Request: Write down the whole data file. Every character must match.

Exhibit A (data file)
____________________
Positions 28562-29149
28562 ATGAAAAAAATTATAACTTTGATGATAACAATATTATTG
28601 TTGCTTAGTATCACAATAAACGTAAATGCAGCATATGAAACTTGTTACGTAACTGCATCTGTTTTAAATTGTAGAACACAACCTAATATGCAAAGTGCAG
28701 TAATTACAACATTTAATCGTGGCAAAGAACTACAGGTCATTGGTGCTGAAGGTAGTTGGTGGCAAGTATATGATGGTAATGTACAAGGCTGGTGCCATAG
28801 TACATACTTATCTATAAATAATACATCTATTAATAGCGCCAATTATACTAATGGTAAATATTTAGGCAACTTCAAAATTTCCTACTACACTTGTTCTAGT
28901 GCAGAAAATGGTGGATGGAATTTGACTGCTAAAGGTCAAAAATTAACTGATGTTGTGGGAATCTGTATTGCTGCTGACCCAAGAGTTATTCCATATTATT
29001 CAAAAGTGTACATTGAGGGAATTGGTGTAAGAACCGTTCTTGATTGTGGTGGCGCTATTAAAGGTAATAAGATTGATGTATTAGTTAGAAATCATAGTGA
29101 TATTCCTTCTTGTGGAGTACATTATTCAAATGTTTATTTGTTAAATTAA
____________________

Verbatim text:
Positions 28562-29149
28562 ATGAAAAAAATTATAACTTTGATGATAACAATATTATTG
28601 TTGCTTAGTATCACAATAAACGTAAATGCAGCATATGAAACTTGTTACGTAACTGCATCTGTTTTAAATTGTAGAACACAACCTAATATGCAAAGTGCAG
28701 TAATTACAACATTTAATCGTGGCAAAGAACTACAGGTCATTGGTGCTGAAGGTAGTTGGTGGCAAGTATATGATGGTAATGTACAAGGCTGGTGCCATAG
28801 TACATACTTATCTATAAATAATACATCTATTAATAGCGCCAATTATACTAATGGTAAATATTTAGGCAACTTCAAAATTTCCTACTACACTTGTTCTAGT
28901 GCAGAAAATGGTGGATGGAATTTGACTGCTAAAGGTCAAAAATTAACTGATGTTGTGGGAATCTGTATTGCTGCTGACCCAAGAGTTATTCCATATTATT
29001 CAAAAGTGTACATTGAGGGAATTGGTGTAAGAACCGTTCTTGATTGTGGTGGCGCTATTAAAGGTAATAAGATTGATGTATTAGTTAGAAATCATAGTGA
29101 TATTCCTTCTTGTGGAGTACATTATTCAAATGTTTATTTGTTAAATTAA